Say Goodbye to the Clipboard, City Surveyors

They are the foot soldiers of academia, deployed to witness and record urban features, like trees or broken windows, that go unmeasured in traditional surveys. Over the past two decades, their clipboard reports have been the foundation for a great deal of sociological research on urban neighborhoods.

Several types of walkability audits, for example, were developed over the course of the early 2000s to evaluate how friendly a neighborhood is to pedestrians. In a typical study, 12 undergraduates covered over 70 miles of street and pedestrian pathway to answer 40 questions about walkability in College Park, Maryland.

Such efforts may soon be unnecessary. Instead of hiring, training and sending a team of “raters” into the city, Michael Bader, a professor of sociology at American University in Washington, D.C., is conducting fieldwork from a computer lab. Using an app he and his colleagues developed called CANVAS (Computer Assisted Neighborhood Visual Assessment System), Bader’s raters use Google Street View to tally curb cuts, crosswalks and graffiti in and around the District.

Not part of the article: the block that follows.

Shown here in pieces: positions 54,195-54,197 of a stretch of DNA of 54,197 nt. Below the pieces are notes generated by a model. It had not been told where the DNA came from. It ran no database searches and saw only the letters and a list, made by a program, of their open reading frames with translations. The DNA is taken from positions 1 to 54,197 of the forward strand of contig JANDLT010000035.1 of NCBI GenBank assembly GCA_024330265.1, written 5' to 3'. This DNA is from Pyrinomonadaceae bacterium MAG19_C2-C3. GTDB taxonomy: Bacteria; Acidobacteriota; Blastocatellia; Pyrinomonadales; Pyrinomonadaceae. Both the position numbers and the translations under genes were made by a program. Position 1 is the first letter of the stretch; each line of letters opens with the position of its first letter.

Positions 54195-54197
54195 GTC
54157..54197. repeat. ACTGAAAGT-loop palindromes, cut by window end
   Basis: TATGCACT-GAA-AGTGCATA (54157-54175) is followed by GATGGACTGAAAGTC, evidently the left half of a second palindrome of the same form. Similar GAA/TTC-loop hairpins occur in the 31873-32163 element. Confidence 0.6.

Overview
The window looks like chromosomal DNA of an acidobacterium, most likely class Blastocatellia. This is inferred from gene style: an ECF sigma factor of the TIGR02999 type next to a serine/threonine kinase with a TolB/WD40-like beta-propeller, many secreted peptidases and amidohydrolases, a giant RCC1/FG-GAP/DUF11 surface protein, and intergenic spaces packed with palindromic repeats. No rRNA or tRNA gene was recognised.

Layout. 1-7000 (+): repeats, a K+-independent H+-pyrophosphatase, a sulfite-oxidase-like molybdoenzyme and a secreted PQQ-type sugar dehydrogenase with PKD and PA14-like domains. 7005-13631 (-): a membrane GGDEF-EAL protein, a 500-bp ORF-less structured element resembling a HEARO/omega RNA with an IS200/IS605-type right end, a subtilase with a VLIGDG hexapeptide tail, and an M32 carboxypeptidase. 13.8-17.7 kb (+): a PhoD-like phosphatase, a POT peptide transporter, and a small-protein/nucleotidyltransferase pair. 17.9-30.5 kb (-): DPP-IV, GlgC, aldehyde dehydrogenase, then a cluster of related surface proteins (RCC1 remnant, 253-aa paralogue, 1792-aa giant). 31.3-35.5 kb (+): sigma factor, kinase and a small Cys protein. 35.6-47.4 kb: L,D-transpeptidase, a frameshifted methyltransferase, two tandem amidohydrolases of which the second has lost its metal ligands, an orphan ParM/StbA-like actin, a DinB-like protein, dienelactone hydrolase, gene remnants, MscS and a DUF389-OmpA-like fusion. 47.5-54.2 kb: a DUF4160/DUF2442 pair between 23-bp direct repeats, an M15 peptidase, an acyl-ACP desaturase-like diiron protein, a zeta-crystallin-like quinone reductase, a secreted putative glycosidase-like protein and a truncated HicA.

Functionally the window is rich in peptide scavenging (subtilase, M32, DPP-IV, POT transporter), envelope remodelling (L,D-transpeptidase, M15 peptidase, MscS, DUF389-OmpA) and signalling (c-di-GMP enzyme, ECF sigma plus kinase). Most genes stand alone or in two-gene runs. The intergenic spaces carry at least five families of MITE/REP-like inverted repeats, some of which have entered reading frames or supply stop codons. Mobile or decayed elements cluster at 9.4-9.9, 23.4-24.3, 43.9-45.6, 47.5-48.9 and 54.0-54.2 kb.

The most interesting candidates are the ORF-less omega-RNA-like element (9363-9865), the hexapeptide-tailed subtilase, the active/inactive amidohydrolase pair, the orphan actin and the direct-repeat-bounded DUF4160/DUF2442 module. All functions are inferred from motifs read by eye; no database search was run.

The resulting heat map of “disorder” features will be overlaid with health data about the elderly to tease out correlations between residents’ well-being and the physical state of the city. As urban populations age in place, this has become a hot topic for city governments.

In a way, Bader’s method recalls one that the sociologists Robert Sampson and Stephen Raudenbush used in a famous 1999 study of disorder in Chicago. Those scholars created their own primitive version of Street View by driving videographers around 23,000 blocks of Chicago at five miles per hour. It was a groundbreaking idea that led to several influential findings — but it wasn’t easily replicable.

CANVAS, Bader says, could revolutionize both the scope and speed of his colleagues’ inquiries. In sociology, the method is the message, and the efficiency of a data collection technique could greatly expand the boundaries of research — and our understanding of cities.

Why? Because the biggest expense in such research is labor. A researcher’s ability to pay for many hours of fieldwork limits the scope of his or her findings. Bader estimates that by keeping raters in the lab, he can cover almost four times as much territory on the same budget.